From the Blogs

Are You Selling Watches Over Jewelry?

At least one to two people a week come into my store asking for watches. It may be that there are not too many jewelry stores that sell watches in my area. It may be because watches serve a purpose other than just being a piece of jewelry. Being said that—I am hoping to bring in a couple watch lines. Are you selling watches over jewelry or are sales slow all around because of the time of year? What percentage of the store’s sales should be attributed to watches? Have watch customers become your diamond customers? Do watches bring more men into your store?

Shanu Singh Giuliani, “Behind the Counter,” July 29, 2008

Is This Breaking a Brand Promise?

At the JCK Show in Las Vegas, during the conference program, speaker Nan Piper Kochanski discussed the importance of having—and never breaking—a brand promise. One example Nan discussed about a brand promise was that of the Mandarin Oriental hotel in Hong Kong. She overheard a young woman complaining about the hotel and how she’d never stay there again. Since Nan’s daughter and future son-in-law are both managers at the hotel, she couldn’t resist asking why the woman disliked it so much. It turned out there was nothing wrong with the hotel, but there was a disconnect between the hotel’s brand promise and the young guest’s expectations. The woman was looking for a “hot spot” for meeting people, while the Mandarin prides itself on delivering a luxurious retreat for well-heeled, overworked guests seeking privacy and a place to unwind—i.e., a place to go when you don’t want to meet people. The Mandarin did not break its brand promise. The guest—or her travel agent—simply didn’t understand the brand promise, or didn’t think it through before booking her room.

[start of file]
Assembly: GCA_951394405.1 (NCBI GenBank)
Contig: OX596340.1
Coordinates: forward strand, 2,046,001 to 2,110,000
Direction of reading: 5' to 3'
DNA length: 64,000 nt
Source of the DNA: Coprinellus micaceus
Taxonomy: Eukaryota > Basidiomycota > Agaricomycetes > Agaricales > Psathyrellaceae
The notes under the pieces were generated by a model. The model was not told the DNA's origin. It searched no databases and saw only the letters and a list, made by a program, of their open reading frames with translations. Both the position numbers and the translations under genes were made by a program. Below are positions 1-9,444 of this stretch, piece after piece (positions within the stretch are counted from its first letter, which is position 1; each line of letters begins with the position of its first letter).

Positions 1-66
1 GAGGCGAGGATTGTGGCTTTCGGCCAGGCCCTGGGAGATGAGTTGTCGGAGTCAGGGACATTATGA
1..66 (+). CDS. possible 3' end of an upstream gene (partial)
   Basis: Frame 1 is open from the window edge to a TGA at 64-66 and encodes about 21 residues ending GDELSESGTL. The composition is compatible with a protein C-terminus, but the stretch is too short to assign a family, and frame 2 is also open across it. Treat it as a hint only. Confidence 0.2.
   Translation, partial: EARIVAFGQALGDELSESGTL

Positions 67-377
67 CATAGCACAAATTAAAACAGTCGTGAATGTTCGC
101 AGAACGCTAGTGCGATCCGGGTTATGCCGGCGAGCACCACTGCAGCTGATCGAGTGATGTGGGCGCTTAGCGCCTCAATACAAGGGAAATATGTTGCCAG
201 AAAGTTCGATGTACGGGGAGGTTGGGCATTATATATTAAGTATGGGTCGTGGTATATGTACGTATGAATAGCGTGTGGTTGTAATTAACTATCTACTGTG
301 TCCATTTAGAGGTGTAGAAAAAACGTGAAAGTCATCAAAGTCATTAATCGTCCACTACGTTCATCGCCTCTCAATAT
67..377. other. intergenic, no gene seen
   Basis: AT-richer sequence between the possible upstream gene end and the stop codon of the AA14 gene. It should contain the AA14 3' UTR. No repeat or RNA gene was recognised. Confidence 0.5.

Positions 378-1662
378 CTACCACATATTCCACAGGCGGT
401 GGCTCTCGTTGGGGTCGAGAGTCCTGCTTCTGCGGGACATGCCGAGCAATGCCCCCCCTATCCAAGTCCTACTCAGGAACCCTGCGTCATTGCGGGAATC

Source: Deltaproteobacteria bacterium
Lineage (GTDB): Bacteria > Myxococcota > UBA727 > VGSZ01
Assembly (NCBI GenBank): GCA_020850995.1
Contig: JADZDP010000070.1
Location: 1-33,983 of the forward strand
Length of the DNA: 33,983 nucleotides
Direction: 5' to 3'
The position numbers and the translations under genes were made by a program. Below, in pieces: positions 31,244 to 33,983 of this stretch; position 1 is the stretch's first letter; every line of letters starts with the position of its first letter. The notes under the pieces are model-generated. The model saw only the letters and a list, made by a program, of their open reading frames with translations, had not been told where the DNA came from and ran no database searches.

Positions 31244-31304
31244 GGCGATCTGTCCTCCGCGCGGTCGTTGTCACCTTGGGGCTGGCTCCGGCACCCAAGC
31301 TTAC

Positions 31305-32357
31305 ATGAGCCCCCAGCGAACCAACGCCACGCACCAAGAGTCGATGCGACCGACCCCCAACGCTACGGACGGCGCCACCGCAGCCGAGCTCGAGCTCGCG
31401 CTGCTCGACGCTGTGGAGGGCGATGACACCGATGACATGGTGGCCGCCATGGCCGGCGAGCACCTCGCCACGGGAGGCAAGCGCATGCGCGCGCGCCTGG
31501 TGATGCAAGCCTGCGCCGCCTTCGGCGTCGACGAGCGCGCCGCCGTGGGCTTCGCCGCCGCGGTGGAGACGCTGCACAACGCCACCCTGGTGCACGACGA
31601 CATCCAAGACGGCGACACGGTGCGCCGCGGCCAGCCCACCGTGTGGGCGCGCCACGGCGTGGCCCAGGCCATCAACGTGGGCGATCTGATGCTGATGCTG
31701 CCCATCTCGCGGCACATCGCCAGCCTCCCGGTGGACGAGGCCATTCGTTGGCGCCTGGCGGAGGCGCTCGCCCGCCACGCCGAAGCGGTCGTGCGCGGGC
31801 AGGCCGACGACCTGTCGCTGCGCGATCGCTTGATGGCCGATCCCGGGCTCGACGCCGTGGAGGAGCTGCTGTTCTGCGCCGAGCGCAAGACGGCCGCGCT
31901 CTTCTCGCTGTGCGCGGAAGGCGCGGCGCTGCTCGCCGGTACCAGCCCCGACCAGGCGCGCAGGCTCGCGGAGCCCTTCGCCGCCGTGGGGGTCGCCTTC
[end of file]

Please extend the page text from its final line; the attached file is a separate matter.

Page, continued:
Hedda Schupak, “JCK Voices,” June 25, 2008

Live From Israel, the Jovella Jewelry Show

I’ve arrived at the fifth annual Jovella International Jewelry Exhibition in Tel Aviv, Israel. The fair runs from July 1–3, and I look forward to meeting some new and familiar designers on their home turf. I’ve already met Yaron Schrotter of the Israeli Ministry of Industry, Trade & Labor, and Avital Scharf of the design department within The Israeli Export & International Cooperation Institute, who summarize Israeli culture in this way: Israelis are natural-born entrepreneurs who effectively improvise creative, on-the-fly solutions because they don’t have time to operate otherwise. “We don’t know what the next day will bring,” says Scharf. “In Tel Aviv, we want it here and we want it now.”

Jennifer Heebner, “Style 360,” July 8, 2008

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